Oh, don’t think for a second there wasn’t a curse or two in there when things weren't going my way, but for the most part all that I write about today is EXACTLY the reason why I love my life. This is up there with breathing for me. And the air today was clear as can be.

Welcome to summer. Let the games begin.

Sunday, July 3, 2011

My New Painting

An artist/farmer friend of mine was part of the Pontiac Artist’s Studio Tour this year for the first time. I visited her presentation early on in the tour (in the first 15 minutes) so that I could have my pick of paintings. I was there to bring one home.

In the past I have made the mistake of not buying art from friends because I would wait for the right one or the right price or the right time. And from this followed great regret. So I am not going to wait for the stars to align in order to bring this kind of light into my life.

Now I have a painting that is hanging in a spot that allows me to enjoy it from many corners of my house.

From when I first walk in my front door.

From the place where I do my dishes

From my living area

When I first head downstairs each morning

Here is what I have learned. Art is like love. You can go looking for it but you can't guarantee you'll find the right piece. Even if it sits on a solid foundation, how you feel about it is fleeting so you have to enjoy it in the moment. You can try to name it but when you do, words to describe it will leave you.

I believe that it is not for us to decide which moments in our lives will be memorable or will matter most. We are not the masters of our destiny in these ways. We set ourselves in love’s path and let it find us when the time is right. The times I cherish most with my children, with my husband, with my animals, with my friends, are not the ones that are designed by me. They begin as empty frames, blank canvasses, and paint brushes in clear water. The colour comes when we open our hearts to the possibility of what the world has to offer.

I imagine the artist, pulling out her brushes, perhaps cleaning up a mess her child makes in the middle of creating this work, perhaps making meals or running errands in between the strokes. Did the mail arrive mid-painting - or her in-laws? Was there a fly in the room distracting her? Which music was playing? Whatever happened that day now belongs to me (in a sense). I have a piece of those days hanging on my wall.

Each time I see it, I find myself surprised at the joy it brings. There is no question about the painting’s beauty. But the feeling I get when I see it comes when I least expect it. This kind of pleasure is quiet and unassuming. It is not demanding or judgmental. It is the kind of love we hope for from the people we choose to spend our lives with. It mirrors the moments with our children we want to lock in to and make them last forever. Those moments don’t come because we planned them. They come because we let the opportunity in. And if they are true, then they are timeless.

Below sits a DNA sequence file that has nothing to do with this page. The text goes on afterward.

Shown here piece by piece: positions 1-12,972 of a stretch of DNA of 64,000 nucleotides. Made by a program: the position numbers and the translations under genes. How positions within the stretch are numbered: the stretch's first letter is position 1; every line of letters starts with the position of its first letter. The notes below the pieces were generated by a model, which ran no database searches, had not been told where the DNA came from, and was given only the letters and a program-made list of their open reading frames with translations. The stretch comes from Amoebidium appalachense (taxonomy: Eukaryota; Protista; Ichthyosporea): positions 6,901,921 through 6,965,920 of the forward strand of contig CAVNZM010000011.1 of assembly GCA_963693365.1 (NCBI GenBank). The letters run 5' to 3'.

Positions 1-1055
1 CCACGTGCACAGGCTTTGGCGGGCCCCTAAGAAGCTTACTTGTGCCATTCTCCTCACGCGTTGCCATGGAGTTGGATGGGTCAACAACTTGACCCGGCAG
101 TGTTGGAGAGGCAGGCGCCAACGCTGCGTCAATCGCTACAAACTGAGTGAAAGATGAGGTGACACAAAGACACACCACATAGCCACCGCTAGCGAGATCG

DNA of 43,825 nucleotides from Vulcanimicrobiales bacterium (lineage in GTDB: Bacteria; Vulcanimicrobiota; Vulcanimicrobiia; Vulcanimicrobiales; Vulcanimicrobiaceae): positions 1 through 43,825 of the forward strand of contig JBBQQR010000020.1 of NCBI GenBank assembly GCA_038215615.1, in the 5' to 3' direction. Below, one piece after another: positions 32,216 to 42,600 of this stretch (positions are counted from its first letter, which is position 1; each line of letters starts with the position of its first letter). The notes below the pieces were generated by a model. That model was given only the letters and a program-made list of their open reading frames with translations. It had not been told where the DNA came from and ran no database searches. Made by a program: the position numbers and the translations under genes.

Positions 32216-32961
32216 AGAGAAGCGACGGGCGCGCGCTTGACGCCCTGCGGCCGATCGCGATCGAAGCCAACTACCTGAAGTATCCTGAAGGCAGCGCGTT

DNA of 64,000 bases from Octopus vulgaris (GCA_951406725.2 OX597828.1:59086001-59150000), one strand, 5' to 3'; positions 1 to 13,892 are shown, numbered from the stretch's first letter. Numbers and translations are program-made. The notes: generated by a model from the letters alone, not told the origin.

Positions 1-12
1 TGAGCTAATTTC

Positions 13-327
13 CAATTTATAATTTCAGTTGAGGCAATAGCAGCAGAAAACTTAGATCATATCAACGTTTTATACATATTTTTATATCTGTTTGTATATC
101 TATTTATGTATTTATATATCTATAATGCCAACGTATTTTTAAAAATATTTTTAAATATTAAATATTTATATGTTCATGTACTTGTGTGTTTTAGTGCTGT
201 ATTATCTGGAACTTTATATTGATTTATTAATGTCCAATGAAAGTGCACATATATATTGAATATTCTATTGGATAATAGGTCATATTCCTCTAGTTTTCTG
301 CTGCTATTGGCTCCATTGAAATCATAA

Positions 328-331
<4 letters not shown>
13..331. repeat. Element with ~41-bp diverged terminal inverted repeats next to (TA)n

The way that I met my husband, some would think, is the most contrived and forced way possible. We had both recently posted profiles on an internet dating site. Many I know have had terrible luck doing this – stating it to be disheartening, a waste of time or an exercise in learning about the great number of creeps in the world. In my case, I have gained a rich and full life from this decision. I never would have guessed that an act as basic as posting a description (without a photo) on a chat site would lead to what surrounds us today. I never would have guessed I could meet a farmer there. Organic, no less. In such an inorganic fashion.

But the emails were well spaced, the meetings carefully arranged under safe circumstances, and the conclusions were left entirely unwritten. Very much like farming. You throw your work in and wait for the result to show its form. Love (and life, and art) needs us to court it gently or it suffocates.

I know that I’m one of the lucky ones. I stuck my troubled, yet hopeful heart into love’s ground and it grew.

One day this painting followed me home. Because I deliberately moved towards it, throwing away my bucketful of excuses about how it wouldn’t work out this time. It has now filled an empty part of my landscape with pure unadulterated happiness. A small choice. A world of gain.

Please do what you have to do to let love in. It is totally worth it.